Foul Pages stays at The Hope Theatre until 17th March 2018 – book your tickets here: The Hope Theatre Box Office
Guest Reviewed by G.Wood
Star rating: ****
In Foul Pages there are two moments where male characters, actors who play women, cry as a result of the same single act of brutality; both crying for different reasons, but the effect is the same; they are merely pawns in the political game that is the theatre. No matter how talented or charming or attractive they are, they are always at the mercy of the machinations around them. It strikes a bold note, especially in the current climate where the abuse of power is so in the public eye. When Alex (an impassioned Lewis Chandler) begs to hold on to the part of Rosalind, possibly Shakespeare’s greatest female creation, he stands for all the actors who pass their sell by date and are lost to the whim and fancy of their producers, benefactors, or public (I immediately thought of the hundreds, from Rose McGowan to Robert Lindsay to many other unknown talents, who fell foul of Weinstein.)
With MeToo and TimesUp, there is perhaps now hope that things are finally changing but Foul Pages, Robert Hooper’s play of political, theatrical and sexual intrigue, is a timely reminder of how much the world is driven by the ego of those who hold the power. Lady Pembroke (a nicely layered performance by Clare Bloomer) has brought Shakespeare’s Company to Wilton House to perform “As You Like It” for King James, a brave move to appeal to the King’s forgiveness and stay the execution of Sir Walter Raleigh. Through the multiple plot strands the evening at one moment takes us to laugh out loud comedy, and the next enters the realm of the high stakes thriller. The writing is both erudite and irreverent, cleverly weaving witty farce with tragedy and courtly politics in its short ninety minutes. If I had one criticism it is that Hooper sometimes pushes his scope a little too far and what starts grounded firmly in theatricality, a complete homage to the power of the word, later aspires to be more of a cinematic adventure; the writing starting to feel fuzzy with almost too many themes crowded into the rapid fire proceedings.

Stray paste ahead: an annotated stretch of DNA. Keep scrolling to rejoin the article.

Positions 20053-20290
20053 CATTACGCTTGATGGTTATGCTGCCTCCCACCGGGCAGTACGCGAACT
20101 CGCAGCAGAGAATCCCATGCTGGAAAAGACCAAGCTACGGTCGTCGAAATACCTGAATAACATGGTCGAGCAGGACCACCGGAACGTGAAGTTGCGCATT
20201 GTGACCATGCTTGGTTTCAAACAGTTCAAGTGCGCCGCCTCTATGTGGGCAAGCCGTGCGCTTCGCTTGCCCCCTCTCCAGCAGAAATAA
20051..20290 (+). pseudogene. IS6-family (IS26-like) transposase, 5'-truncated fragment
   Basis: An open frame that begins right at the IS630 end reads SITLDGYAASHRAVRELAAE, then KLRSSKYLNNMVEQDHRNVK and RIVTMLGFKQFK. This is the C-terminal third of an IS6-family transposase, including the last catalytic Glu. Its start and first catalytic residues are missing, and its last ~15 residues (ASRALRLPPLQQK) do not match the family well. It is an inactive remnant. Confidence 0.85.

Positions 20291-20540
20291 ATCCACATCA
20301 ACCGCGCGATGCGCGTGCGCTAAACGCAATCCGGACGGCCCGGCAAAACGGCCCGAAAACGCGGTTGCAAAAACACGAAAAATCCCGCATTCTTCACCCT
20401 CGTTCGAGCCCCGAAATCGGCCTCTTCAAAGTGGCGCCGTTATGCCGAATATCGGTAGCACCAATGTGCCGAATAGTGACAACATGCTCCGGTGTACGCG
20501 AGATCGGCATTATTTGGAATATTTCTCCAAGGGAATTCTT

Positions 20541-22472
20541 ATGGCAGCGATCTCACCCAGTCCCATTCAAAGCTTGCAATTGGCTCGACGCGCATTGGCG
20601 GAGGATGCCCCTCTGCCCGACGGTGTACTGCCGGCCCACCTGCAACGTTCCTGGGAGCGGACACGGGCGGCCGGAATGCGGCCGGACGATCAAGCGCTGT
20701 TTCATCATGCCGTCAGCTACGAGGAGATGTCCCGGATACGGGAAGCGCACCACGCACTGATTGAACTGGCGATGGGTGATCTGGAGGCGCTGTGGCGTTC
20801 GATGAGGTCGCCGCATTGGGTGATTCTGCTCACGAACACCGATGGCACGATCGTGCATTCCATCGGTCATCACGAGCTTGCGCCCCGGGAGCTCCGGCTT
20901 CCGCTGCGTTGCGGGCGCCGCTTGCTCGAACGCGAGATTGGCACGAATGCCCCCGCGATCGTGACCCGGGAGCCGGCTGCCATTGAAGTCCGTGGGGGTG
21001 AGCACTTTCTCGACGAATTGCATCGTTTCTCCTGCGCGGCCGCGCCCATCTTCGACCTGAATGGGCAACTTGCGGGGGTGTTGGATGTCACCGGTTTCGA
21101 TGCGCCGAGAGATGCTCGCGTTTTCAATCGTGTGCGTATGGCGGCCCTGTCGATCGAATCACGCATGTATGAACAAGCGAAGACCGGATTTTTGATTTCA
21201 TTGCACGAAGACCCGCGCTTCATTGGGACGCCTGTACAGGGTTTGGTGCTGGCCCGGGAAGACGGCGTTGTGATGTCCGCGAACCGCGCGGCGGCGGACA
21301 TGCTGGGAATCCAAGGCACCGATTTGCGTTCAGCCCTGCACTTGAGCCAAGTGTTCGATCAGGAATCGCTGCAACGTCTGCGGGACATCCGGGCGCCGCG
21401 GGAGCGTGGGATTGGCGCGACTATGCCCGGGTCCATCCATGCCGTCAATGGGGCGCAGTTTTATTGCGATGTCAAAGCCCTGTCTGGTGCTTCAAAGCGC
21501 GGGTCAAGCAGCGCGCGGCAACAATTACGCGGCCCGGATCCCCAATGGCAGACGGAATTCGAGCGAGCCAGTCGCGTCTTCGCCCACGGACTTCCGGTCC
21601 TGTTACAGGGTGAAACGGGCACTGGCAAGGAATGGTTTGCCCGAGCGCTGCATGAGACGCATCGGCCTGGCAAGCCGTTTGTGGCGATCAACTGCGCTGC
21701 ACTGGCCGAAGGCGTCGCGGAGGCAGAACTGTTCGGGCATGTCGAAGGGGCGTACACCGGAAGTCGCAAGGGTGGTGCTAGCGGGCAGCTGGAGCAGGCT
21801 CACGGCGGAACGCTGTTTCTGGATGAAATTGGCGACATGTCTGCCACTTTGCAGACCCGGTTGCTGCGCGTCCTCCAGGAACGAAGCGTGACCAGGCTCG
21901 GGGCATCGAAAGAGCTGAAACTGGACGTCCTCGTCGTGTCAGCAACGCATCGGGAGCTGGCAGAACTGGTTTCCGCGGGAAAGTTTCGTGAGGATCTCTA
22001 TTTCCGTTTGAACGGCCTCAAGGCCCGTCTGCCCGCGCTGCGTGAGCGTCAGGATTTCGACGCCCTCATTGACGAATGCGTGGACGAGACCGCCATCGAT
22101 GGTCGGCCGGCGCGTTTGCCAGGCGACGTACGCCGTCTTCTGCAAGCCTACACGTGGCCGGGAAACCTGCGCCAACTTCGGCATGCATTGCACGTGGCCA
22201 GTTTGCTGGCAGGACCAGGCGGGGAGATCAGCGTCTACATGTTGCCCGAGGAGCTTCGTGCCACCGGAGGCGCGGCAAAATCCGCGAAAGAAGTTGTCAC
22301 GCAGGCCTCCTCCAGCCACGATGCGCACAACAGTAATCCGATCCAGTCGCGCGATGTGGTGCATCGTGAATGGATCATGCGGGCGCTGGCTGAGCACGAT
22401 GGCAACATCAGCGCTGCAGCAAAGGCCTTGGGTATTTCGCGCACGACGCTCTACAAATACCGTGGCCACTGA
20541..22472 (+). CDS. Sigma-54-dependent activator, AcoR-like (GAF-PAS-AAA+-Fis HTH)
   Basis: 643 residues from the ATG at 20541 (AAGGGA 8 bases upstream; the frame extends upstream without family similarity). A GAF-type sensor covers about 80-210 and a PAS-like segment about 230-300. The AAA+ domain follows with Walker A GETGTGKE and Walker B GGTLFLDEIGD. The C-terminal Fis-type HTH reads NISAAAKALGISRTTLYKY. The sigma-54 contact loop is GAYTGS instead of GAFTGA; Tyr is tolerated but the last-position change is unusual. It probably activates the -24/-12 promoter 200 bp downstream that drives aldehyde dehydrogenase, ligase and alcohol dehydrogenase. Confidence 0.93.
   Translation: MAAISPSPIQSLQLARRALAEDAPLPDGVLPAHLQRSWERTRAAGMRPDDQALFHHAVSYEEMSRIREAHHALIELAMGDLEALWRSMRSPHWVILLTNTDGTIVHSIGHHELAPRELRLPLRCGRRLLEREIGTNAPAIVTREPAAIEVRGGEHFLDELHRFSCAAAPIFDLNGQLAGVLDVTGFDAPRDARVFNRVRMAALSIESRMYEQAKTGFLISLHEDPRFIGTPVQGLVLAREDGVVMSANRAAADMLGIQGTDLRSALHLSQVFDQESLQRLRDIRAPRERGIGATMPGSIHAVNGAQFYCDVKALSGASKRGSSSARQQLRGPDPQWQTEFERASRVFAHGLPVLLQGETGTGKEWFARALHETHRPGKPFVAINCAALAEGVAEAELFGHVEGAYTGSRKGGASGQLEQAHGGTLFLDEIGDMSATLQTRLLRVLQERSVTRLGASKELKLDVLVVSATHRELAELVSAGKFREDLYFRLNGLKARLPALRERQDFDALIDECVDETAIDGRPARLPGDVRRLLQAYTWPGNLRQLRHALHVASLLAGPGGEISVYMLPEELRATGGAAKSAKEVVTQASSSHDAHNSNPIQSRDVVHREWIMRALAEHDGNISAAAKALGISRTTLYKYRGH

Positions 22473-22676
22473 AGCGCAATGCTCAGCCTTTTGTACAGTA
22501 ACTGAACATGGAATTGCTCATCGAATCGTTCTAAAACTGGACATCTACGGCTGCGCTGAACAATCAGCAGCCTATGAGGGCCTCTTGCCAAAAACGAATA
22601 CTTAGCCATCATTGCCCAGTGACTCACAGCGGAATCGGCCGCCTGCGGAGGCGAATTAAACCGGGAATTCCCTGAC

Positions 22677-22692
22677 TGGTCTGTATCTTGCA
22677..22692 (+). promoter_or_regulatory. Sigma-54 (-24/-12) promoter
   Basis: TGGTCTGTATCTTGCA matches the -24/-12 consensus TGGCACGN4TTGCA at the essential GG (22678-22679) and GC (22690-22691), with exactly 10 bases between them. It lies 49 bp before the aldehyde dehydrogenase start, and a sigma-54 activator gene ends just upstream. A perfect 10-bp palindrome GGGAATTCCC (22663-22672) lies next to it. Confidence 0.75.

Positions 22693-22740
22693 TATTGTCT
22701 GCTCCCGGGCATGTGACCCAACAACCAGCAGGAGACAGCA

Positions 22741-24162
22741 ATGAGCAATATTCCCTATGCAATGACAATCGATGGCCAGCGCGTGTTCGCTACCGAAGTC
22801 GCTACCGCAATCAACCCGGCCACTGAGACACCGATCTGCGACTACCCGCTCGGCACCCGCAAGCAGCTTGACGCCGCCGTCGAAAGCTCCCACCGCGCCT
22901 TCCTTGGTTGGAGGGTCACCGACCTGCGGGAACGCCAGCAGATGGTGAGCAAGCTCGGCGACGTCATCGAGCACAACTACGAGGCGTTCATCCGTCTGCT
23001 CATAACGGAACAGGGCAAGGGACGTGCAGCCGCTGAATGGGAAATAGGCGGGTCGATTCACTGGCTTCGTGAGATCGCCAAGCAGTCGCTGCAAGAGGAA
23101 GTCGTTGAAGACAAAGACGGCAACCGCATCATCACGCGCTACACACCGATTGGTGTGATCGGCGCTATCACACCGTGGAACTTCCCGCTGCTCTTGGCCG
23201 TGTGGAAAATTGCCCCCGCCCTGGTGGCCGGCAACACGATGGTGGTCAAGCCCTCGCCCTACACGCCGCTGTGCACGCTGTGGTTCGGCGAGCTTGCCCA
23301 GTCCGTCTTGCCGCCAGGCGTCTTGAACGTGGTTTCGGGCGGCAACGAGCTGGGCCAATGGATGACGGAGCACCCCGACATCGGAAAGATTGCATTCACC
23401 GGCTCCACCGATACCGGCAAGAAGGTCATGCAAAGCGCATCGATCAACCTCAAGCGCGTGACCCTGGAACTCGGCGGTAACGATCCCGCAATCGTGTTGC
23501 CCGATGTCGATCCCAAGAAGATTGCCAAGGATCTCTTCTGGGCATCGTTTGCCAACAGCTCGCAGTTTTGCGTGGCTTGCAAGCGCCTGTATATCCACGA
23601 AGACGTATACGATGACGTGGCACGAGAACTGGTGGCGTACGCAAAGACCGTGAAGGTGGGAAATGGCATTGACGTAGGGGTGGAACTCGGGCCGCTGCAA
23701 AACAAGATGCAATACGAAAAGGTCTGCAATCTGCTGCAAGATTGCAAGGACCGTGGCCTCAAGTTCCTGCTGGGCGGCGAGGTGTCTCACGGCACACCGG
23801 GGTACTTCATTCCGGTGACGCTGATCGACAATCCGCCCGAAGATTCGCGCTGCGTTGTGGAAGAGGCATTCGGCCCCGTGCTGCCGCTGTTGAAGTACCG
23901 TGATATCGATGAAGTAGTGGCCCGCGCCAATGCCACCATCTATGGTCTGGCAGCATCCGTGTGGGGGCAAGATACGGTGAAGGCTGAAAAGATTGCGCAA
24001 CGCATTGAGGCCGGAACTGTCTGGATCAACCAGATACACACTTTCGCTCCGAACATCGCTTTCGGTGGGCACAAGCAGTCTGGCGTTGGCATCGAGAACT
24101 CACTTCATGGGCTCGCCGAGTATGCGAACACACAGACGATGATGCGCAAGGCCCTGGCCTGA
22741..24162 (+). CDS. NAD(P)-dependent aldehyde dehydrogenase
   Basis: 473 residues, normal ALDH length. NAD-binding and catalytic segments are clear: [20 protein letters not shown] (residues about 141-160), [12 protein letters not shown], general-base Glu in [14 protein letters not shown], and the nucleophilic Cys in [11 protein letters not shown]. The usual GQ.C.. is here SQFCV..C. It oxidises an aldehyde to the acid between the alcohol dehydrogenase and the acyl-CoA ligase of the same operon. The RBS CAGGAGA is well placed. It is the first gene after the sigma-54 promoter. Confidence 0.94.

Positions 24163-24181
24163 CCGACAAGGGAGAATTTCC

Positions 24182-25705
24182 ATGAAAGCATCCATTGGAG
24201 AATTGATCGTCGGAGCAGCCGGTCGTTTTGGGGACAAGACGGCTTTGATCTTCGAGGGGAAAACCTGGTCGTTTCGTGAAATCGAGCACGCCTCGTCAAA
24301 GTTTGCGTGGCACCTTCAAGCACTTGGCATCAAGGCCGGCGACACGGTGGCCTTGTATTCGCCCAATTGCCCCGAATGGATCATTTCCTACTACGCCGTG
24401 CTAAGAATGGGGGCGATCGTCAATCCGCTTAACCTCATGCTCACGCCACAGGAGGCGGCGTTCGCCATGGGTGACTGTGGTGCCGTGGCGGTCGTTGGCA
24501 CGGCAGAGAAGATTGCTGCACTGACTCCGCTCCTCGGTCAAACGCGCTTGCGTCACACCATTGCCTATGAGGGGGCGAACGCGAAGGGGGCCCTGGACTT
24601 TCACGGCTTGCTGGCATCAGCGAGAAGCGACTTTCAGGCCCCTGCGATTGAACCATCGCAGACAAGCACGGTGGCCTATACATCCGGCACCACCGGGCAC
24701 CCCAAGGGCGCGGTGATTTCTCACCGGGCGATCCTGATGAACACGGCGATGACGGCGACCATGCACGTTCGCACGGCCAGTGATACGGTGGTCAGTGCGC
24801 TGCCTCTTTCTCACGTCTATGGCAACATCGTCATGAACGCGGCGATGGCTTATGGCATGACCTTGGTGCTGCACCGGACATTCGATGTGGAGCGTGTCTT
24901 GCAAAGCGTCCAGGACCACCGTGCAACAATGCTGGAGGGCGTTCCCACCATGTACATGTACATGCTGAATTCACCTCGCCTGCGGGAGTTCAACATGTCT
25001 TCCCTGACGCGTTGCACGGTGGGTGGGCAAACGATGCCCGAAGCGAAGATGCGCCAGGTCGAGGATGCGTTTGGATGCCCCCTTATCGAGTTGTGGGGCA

So it is a credit to the creative team that they pull off the evening so effectively, and keep us engaged throughout. Rachael Ryan’s designs, specifically her edgy and anachronistic costumes, create a world that feels just shy of steampunk, accentuated by a pulsing techno beat that frames the many short scenes. Matthew Parker, The Hope’s artistic director, draws us convincingly into this world, guiding us across unsteady ground with always a firm grip on the entertainment, each individual section deftly struck.
Parker is aided in this by a really sensational cast. The venue’s reputation guarantees that its in house productions never fail to draw in some quality acting, but here it surpasses even itself. So rare on the fringe to see such a large cast be so note perfect; Ian Hallard is effortless as the exasperated Shakespeare, artful manipulator of all around him (not least the comic interfering of his benefactor) but also reluctant stooge for those who hold the real power (Tom Vanson milking every moment as a King torn between his faith and his lasciviousness). Elsewhere Greg Baxter’s grounded Ed nicely compliments the simple understated hopefulness of Thomas Bird’s magnetic Rob and full credit must be given to the three perfectly judged performances that act as an outsider’s channel into this world of power politics; Olivia Onyehara sublime as the no nonsense maid Peg who both admires and is frustrated by this acting fraternity, Jack Harding nicely brooding as the bodyguard Mears trying desperately to keep some sort of balance as the events unfold, and finally James King as the dog Chop (yes, the dog). Whether it is his joyful physicality or his narrative quips, King lands every beat he is given as he moves effortlessly from the hilarious to the heartfelt.
A thoroughly engaging evening of comedy and insight, capped off with a little post curtain bonus that feels like both a nod and a glorious two fingers up to the historical form. Joyous.
Photo Credits: LHPhotoshots